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I wanted to start out by giving you the link to my Storify—My #NAMPC experience via Twitter. I ended up winning the Most Tweets Award [at the National Arts Marketing Project Conference (NAMPC)] and I received a fun t-shirt!
I also won by connecting with more people on Twitter and getting to meet some of these people during the conference. It has been a fun and educational experience for me. If you had to miss the conference they promised to archive the keynote presentations soon.
NAMPC had its ups and downs, but mostly ups. However, through the entire conference, this year, like last year, there were some common themes running through most of the presentations.
Instead of a complete play-by-play like I did last year, I would like to leave you with the my most impressionable takeaways and some of my own thoughts (in no particular order):
- You gotta have passion—if you don’t, people will not be attracted to your mission, cause, project, program…Without passion, what is the point?
- Be weird and silly—or in other terms, be true to your own particular self. It’s not about being similar—it’s about standing out.
- Adding your own personality will increase your likeability.
- Have fun! What makes people want to join? Fun! If it is not enjoyable to you, it probably won’t be to your audiences.
- Everyone is diverse in one way or another. These are my personal thoughts: We can learn to reach out to others after we discover our own sense of diversity and understand personally what it feels like to be stereotyped and discounted.
- Keep ego out of the organization.
- Visual impact is necessary! There is so much blah, blah, blah, and not enough “language” of our arts. If you are a music organization, it would be good to have clips and videos of performances and music. If you are an artist, make viewing your art an experience. If you are theater and dance, videos are a must. How can people figure out if your art is for them if they can’t “see” it and feel it? Read the rest of this entry »
“Charlotte in 2012” is becoming quite a theme this year, as we prepare to welcome more than 600 arts marketing and development practitioners from across the country to the National Arts Marketing Project Conference (NAMPC), November 9–12.
The National Arts Marketing Project is a program of Americans for the Arts that, in addition to the annual conference, hosts monthly webinars, organizes regional training programs, and provides on-site workshops on a range of arts marketing topics.
The three-and-a-half day NAMP Conference includes two full-day pre-conferences, four keynote addresses, and more than 100 presenters in more than 50 workshops and discussion groups. Attendees will gain new ideas to build audience, learn ways to stretch even the tightest budget, and discover methods to better engage donors. Past host cities include Louisville, KY, San Jose, CA, Providence, RI, Houston, TX, and Miami, FL.
Method Products Co-Founder and Chief Brand Architect Eric Ryan launches the 2012 Conference as the Opening Keynote. Nina Simon, author and executive director of the Museum of Art and History in Santa Cruz, CA, will invigorate attendees on day two. The Conference closes with author and strategist Rohit Bhargava who will not only share his marketing expertise, but also his new book, Likeonomics, which was just named a must-read of 2012 by Forbes! (Editor’s Note: You can watch all of the keynotes live online!)
Individual session titles will tackle diverse topics like, Innovations That Pay: How Arts Organizations Are Adapting and Finding New Income Streams, Consumer Psychology: New Experiments That Use Science to Grow Your Audience, and The Win-Win: Arts Organizations and Businesses Partner to Achieve More. Read the rest of this entry »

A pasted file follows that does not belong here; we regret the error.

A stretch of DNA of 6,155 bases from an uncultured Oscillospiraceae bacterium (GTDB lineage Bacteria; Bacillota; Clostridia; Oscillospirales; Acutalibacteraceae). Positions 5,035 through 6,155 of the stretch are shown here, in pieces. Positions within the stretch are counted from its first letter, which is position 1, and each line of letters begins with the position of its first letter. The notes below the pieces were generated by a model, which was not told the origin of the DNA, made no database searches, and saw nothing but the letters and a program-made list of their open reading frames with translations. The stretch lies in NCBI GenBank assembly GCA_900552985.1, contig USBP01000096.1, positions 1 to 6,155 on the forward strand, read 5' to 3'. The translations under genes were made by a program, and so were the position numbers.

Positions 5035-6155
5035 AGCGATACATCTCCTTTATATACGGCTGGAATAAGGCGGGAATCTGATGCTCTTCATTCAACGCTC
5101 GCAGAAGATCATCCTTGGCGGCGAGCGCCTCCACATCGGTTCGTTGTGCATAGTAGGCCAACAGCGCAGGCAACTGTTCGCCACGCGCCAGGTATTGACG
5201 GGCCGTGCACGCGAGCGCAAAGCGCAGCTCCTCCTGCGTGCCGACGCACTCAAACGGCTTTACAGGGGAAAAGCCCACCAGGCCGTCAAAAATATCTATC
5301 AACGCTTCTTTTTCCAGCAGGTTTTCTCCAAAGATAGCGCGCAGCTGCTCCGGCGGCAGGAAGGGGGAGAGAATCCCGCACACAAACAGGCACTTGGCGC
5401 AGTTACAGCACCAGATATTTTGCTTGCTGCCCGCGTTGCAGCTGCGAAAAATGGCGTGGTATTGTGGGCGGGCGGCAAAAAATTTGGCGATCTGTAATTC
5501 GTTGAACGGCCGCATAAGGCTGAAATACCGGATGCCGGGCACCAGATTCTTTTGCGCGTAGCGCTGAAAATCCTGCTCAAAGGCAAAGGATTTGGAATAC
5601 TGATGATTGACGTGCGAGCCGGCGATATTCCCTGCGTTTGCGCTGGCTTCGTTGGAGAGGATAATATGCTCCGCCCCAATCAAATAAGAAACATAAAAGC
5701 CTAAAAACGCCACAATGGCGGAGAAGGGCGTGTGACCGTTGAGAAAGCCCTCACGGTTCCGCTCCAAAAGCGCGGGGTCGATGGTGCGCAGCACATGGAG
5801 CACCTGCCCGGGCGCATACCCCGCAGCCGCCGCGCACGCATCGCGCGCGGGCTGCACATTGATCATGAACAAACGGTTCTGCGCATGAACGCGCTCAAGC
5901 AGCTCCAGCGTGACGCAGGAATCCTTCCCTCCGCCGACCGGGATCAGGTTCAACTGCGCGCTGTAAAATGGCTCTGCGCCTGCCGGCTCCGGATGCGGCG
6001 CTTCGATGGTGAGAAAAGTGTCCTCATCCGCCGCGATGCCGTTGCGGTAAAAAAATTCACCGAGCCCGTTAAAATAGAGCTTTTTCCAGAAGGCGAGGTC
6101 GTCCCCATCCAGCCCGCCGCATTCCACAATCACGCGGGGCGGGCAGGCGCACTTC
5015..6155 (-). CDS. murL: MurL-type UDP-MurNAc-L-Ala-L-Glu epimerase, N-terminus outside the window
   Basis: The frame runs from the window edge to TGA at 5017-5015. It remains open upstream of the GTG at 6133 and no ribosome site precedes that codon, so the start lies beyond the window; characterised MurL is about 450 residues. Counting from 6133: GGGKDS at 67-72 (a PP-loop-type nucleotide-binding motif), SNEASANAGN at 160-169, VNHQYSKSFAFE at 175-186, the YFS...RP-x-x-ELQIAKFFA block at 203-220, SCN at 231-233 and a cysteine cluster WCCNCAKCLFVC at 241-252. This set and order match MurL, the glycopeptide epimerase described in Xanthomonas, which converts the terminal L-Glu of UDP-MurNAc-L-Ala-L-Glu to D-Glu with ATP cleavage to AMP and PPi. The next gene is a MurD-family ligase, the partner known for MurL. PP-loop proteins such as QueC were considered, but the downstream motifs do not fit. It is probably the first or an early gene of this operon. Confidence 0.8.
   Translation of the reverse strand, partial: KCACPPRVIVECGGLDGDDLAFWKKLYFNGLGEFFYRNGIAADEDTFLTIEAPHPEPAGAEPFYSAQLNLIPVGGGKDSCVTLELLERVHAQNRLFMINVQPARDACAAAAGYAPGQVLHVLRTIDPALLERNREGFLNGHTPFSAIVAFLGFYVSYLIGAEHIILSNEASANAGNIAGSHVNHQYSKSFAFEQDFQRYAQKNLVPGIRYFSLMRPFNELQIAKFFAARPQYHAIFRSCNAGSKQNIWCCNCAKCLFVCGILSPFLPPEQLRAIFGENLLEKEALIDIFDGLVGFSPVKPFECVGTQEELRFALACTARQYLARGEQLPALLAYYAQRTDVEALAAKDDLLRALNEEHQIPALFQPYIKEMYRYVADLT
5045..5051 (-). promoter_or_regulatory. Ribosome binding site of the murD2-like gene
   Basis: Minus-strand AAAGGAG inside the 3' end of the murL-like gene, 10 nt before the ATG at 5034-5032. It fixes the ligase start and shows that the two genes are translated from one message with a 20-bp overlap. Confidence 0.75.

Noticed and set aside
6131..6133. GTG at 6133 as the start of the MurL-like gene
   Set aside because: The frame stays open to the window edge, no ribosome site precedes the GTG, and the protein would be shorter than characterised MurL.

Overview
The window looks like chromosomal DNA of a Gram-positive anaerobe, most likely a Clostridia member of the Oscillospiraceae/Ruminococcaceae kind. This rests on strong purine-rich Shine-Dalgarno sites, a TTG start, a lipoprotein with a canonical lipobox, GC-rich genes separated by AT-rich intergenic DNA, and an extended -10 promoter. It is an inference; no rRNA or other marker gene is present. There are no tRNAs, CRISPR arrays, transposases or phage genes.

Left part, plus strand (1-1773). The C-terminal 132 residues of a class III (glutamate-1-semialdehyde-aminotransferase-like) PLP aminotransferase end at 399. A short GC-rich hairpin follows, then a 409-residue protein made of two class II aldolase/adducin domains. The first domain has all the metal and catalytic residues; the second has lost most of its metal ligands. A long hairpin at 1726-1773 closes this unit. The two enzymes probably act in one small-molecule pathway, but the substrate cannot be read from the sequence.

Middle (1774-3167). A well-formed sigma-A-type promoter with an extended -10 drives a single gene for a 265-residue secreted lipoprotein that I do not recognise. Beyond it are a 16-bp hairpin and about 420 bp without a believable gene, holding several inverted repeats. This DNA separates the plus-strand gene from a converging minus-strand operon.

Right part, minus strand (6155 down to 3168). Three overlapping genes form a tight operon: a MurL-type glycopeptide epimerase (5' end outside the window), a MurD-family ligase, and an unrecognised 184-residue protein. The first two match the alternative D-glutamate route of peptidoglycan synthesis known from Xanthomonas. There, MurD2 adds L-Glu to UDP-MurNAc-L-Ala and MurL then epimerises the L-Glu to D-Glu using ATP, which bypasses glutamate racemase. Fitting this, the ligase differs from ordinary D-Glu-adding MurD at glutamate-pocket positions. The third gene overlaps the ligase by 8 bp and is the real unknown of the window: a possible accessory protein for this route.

In celebration of National Arts and Humanities Month and the annual Americans for the Arts tradition of Creative Conversations, my colleague Ally Yusuf (Founder & Moderator of #ArtsMgtChat) and I are co-hosting the first national Creative Conversation on Twitter!
The Creative Workforce in the Post-Recession Economy is open to everyone and takes place today (October 17) for one hour starting at 3:00 p.m. ET/12:00 p.m. PT using #NatCC12 as the hashtag.
Come share in 140 characters or less, your thoughts, resources and stories about your view on this fascinating topic. We all either know someone or are someone who has been professionally affected by the recession. Whether you are a staffer, freelancer, consultant, employer or recruiter—you probably have something to add to the dialogue.
(Editor’s Note: For a quick primer on how Twitter chats work, check out this ARTSblog post by Kristen Engebretsen.)
As an arts leadership and professional development researcher and advocate, I’ve been profoundly concerned about the effects of the recession on our nonprofit arts workforce. In response, I established the Art Career Cafe which has both a website with job listings and resources as well as a Facebook page to provide an interactive community.
Since its launch in late July, we have over 200 Facebook group members. Many members are young arts professionals with degrees in arts management looking for full time work; others are freelancers who have chosen a less traditional but equally viable path to a creative career. Read the rest of this entry »
As we entered the 2012 Arts Marketing Blog Salon, I said that we were taking cues from change agents, entrepreneurs, and business leaders. All true, but we were also visited by The Giftgiver, The Cowboy, and The Court Jester.
More so than any label, I would say all our bloggers are Supreme Storytellers. Read the rest of this entry »
Last month I attended the first XOXO festival in Portland, OR. The event was intended to bring technologists and artists together to explore new ways of working that are possible on the internet. Most of the attendees work in the tech sector, but a few brave artists decided to attend. I, for one, am very glad that they did. Artists need to be a part of this discussion.
There is a lot that the arts and technology sectors can learn from each other, about developing an audience, about transformative experiences, and about how to communicate with large groups of people. There are lessons to be learned on both sides, and I look forward to future events that can bring these worlds closer together.